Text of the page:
Mokita…

Wrote this recently though I’d been working on the idea for a while. I have been interested in the idea of concepts that the English language has no matching word for ever since I first read the Neal Stephenson book “Snow Crash”. For those who haven’t read it (or can’t remember), the protagonist muses on the Japanese word, zanshin. The nearest meeting point in English is “emotional intensity” but it’s not quite right.

Mokita has a translation that has a closer meeting point, but English still has no matching word. Mokita describes a situation wherein everyone is aware of a topic but no one will discuss it. It’s not taboo, though a taboo is often the reason for mokita. I think the closest explanation I’ve encountered is a friend telling me of the “White Elephant” in a room that everyone is desperate to ignore.
Anyway, this being one of the reasons I have this blog up and about, feel free to read and critique.

Mokita

There is a word I cannot say.
It is stuck to my tongue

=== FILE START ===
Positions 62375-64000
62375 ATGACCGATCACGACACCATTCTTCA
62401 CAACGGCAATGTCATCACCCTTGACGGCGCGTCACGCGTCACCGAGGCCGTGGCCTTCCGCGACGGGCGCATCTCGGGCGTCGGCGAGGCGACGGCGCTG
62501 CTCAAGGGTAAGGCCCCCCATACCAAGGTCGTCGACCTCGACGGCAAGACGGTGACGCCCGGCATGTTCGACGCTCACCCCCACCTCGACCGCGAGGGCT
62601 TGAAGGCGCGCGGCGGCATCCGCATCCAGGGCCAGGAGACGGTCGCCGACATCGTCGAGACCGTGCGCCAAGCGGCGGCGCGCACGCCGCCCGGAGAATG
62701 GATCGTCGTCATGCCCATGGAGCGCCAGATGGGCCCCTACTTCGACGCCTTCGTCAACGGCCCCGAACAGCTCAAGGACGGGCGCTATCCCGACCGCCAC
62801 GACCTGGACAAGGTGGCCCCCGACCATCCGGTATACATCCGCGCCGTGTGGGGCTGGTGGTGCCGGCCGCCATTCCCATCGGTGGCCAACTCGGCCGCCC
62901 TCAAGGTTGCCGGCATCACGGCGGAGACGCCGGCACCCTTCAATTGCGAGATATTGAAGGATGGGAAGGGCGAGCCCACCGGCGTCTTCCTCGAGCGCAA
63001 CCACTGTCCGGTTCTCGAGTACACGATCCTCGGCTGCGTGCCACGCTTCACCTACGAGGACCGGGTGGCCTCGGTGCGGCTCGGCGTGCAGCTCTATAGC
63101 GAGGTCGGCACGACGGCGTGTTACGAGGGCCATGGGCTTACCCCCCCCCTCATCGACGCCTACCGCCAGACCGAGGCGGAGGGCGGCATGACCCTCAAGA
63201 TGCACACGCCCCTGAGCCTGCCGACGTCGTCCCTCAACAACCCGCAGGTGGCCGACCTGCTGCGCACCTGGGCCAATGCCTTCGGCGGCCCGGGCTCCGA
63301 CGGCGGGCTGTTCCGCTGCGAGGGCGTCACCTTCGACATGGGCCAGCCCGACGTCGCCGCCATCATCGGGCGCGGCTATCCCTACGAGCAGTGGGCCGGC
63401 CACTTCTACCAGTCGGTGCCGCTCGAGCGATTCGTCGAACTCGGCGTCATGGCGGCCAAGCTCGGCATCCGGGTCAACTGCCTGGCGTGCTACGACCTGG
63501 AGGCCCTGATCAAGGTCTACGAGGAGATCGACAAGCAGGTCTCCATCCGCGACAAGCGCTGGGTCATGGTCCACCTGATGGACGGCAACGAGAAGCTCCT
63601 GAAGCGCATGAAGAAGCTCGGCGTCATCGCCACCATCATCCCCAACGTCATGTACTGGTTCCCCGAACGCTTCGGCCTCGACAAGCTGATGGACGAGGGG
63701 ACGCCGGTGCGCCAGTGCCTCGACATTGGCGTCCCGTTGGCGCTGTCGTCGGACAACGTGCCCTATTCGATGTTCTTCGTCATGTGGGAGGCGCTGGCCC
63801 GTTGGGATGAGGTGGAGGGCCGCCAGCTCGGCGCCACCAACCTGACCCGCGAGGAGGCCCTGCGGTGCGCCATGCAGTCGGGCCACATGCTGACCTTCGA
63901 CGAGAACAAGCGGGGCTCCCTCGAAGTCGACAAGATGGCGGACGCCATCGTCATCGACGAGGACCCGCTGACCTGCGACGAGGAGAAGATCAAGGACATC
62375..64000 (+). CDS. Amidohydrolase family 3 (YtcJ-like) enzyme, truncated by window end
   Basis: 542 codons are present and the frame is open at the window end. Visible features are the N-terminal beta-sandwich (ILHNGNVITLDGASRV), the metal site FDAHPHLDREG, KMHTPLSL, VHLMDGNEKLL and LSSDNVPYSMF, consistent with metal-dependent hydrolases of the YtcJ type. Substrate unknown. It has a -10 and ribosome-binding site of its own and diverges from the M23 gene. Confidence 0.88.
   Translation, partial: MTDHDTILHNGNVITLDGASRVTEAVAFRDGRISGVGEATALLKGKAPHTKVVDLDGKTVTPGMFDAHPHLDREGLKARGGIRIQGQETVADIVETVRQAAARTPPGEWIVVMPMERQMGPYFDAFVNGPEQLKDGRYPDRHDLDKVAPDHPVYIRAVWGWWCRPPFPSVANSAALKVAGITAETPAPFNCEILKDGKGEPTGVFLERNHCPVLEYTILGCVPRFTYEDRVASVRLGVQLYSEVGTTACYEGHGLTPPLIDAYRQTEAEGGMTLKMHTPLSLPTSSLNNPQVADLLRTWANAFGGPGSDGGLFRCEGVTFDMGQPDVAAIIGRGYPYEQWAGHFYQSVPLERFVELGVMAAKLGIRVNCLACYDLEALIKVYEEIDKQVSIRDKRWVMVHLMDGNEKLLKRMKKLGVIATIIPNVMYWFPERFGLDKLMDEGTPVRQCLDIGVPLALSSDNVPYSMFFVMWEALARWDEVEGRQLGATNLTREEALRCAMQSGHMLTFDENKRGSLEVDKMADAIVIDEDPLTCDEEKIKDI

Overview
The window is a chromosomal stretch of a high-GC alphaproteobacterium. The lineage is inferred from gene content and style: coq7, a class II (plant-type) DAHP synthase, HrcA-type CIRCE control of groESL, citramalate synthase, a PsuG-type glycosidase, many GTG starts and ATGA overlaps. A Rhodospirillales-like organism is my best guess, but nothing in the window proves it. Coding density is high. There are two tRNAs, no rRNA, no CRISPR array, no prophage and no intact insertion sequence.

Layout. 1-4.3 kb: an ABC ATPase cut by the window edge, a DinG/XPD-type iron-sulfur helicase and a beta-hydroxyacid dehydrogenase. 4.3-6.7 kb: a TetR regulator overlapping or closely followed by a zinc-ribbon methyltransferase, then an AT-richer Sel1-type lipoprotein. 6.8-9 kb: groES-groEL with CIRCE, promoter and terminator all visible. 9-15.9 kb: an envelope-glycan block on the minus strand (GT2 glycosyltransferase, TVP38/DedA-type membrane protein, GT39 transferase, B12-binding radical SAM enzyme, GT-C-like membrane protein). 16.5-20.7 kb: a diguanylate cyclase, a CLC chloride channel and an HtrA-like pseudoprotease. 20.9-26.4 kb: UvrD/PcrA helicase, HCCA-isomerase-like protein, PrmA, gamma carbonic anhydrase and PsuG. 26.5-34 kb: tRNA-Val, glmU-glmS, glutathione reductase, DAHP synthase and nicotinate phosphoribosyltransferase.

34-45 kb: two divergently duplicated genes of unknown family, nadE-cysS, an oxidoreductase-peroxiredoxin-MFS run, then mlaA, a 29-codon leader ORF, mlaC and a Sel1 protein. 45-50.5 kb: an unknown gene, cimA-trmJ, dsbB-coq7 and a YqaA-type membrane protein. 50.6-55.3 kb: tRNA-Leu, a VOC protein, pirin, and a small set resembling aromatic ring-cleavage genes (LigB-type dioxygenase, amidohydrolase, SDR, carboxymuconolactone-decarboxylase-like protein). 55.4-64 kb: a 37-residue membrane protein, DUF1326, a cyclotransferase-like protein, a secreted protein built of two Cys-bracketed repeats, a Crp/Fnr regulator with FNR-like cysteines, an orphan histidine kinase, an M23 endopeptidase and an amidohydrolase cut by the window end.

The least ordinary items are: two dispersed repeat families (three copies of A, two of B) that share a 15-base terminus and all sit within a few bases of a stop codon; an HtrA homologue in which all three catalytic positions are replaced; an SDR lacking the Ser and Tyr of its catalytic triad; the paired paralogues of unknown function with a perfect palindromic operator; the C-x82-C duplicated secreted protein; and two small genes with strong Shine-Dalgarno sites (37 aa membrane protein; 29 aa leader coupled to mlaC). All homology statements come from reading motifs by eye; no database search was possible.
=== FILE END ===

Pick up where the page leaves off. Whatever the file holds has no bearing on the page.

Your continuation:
Trapped amongst the silent k’s
and unvoiced vowels that languish
in the hollow spaces of my language

A word is trapped between my teeth.
Like a mouthful of paint,
it stains everything else that I say.
Leaving me desperate
to give it a voice and an exit.

This word is replacing my silences.
It is the worst kind of secret,
one that everyone is keeping from each other.
Barring itself from discussion.
Festering in the dead air it creates.

Tags: poetry, critique, mywork
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Reading: The Ode Less Travelled by Stephen Fry
Listening: “Domestic Harmony” by Do Re Mi

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Tim Hamilton

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